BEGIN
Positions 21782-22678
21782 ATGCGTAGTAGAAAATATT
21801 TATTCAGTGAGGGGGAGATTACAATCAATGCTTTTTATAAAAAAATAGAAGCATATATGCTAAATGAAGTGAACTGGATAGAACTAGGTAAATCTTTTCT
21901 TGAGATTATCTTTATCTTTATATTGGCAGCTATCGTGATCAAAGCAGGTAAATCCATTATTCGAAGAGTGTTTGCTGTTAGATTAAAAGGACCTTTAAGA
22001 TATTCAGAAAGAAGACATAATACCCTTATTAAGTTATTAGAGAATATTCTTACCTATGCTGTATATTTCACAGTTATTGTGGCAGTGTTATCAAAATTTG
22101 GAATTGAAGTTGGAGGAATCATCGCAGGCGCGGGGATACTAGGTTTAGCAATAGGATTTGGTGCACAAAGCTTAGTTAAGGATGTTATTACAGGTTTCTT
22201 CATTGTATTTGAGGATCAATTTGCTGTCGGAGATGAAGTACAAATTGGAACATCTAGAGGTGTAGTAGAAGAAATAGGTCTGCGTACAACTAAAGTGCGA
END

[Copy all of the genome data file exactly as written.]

Positions 21782-22678
21782 ATGCGTAGTAGAAAATATT
21801 TATTCAGTGAGGGGGAGATTACAATCAATGCTTTTTATAAAAAAATAGAAGCATATATGCTAAATGAAGTGAACTGGATAGAACTAGGTAAATCTTTTCT
21901 TGAGATTATCTTTATCTTTATATTGGCAGCTATCGTGATCAAAGCAGGTAAATCCATTATTCGAAGAGTGTTTGCTGTTAGATTAAAAGGACCTTTAAGA
22001 TATTCAGAAAGAAGACATAATACCCTTATTAAGTTATTAGAGAATATTCTTACCTATGCTGTATATTTCACAGTTATTGTGGCAGTGTTATCAAAATTTG
22101 GAATTGAAGTTGGAGGAATCATCGCAGGCGCGGGGATACTAGGTTTAGCAATAGGATTTGGTGCACAAAGCTTAGTTAAGGATGTTATTACAGGTTTCTT
22201 CATTGTATTTGAGGATCAATTTGCTGTCGGAGATGAAGTACAAATTGGAACATCTAGAGGTGTAGTAGAAGAAATAGGTCTGCGTACAACTAAAGTGCGA